The prognosis for oil prices and supplies suggests that an OPEC+ cut is not currently needed. Iran has relinquished some of its immediate demands in talks to renew a deal to curb Tehran’s nuclear program. Commodity broker Marex also noted significant demand due to pre-winter restocking and industry switching from gas to oil in the face of skyrocketing gas prices.
Russia’s oil output will decline by nearly 20% by the start of next year as the EU embargo on most Russian crude imports takes effect. Other analysts predict that its output will be more resilient.
According to sources, OPEC+ is currently producing 2.9M barrels per day less than its aim, hindering any decision on cutbacks or calculating the baseline for a production drop.
As the peak hurricane season in the United States comes, the global oil supply could suffer. Other than that, additional supply disruptions in Libya cannot be ruled out, and Nigeria’s oil fortunes show no improvement.
According to market sources quoting American Petroleum Institute data, oil stockpiles in the United States dropped by around 5.4M barrels on August 19.
Market participants will pay close attention to US Federal Reserve Chair Jerome Powell’s remarks at the Jackson Hole central bank conference.
Turn in Global Oil Markets
As Europe faces an energy crisis, global oil markets have provided some comfort, with crude prices falling as speculators get concerned about the global economy. However, the upturn could be fleeting. Oil markets had dodged the apocalyptic scenarios predicted by energy analysts just six months ago when a 1970s-style shock looked unavoidable as rampantly rising post-pandemic demand collided with the likelihood of new supply interruption.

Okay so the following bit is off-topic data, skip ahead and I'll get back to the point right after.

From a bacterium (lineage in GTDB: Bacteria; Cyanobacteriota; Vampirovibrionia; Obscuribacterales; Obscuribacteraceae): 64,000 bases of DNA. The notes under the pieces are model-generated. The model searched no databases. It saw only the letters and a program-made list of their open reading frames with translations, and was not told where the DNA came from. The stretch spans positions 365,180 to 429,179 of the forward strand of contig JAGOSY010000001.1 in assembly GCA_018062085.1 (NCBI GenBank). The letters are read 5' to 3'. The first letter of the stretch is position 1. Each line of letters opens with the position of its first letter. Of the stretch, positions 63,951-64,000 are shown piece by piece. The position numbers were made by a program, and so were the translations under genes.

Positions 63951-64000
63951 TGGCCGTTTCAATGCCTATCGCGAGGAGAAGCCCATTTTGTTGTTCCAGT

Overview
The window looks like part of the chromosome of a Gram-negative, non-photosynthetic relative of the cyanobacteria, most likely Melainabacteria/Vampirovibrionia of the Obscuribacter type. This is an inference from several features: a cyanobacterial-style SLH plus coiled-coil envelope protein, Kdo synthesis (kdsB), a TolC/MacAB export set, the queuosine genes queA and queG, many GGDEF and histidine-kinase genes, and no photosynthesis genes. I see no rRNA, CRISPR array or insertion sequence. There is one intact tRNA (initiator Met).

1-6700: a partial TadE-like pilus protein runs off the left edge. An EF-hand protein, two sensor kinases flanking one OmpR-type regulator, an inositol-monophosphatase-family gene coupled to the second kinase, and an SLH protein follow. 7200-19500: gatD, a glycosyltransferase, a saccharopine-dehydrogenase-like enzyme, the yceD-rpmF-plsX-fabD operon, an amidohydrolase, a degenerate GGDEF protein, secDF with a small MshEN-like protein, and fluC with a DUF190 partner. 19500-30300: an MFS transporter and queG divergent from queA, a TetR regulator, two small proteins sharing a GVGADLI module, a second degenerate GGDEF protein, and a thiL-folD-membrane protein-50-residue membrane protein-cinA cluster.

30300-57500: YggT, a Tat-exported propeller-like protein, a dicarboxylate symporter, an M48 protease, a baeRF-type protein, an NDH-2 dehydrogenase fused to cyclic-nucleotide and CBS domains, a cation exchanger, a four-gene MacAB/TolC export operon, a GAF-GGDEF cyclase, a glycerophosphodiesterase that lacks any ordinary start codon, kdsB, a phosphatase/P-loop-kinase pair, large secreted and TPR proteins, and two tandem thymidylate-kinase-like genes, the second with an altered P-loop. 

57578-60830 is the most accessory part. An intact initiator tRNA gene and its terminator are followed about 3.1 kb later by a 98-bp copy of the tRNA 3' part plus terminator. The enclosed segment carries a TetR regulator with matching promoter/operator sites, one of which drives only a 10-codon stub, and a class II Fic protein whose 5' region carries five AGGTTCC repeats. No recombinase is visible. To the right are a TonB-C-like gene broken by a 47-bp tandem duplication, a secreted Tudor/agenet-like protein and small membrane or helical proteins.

For the time being, cheaper oil is welcomed by world leaders battling decades of rising inflation. US President Joe Biden, whose favor ratings plummeted when gasoline prices reached new highs a few months ago, has not squandered the opportunity to assure Americans that driving is becoming more affordable.
If Western sanctions on Russia substantially close the country’s oil sector, Brent oil might reach $299 per barrel. However, it was trading at $99.72 per barrel on Wednesday, down more than 28% from this year’s high near $140, reached in the days following Russia’s invasion of Ukraine in February.
Oil prices can fall for worthwhile causes, such as technical innovations that reduce demand or increase supply, or for undesirable reasons, such as a recession. And the oil market is in a bad way.
Today’s price is falling not because supply is plentiful but because surging inflation and rising interest rates are fueling recession worries, particularly in Europe.
China’s sluggish oil demand is also dragging on a market that has grown to rely on the country’s insatiable appetite for more crude.
Russia’s August Oil Output Set to Decline
Russia’s oil output should fall in August for the first time in four months due to weaker flows from smaller liquids producers, including Gazprom PJSC.
The country pumped an average of 10.42M barrels of crude oil and condensate per day from August 1 to August 23. According to the facts and figures received by the Russian publication Kommersant last month, this is around 1.98 percent lower than in July.
Oil analysts are keeping a close eye on Russian oil output trends as the world faces its biggest energy crisis in decades. In punishment for Russia’s invasion of Ukraine, Western nations and their allies have imposed sanctions to reduce the Kremlin’s oil income.
So far, the limitations have had little impact on the country’s oil output since Russian producers have been able to shift their exports from Europe to Asia, where buyers are less prone to self-sanctioning and gladly scooped up the extra cargoes.
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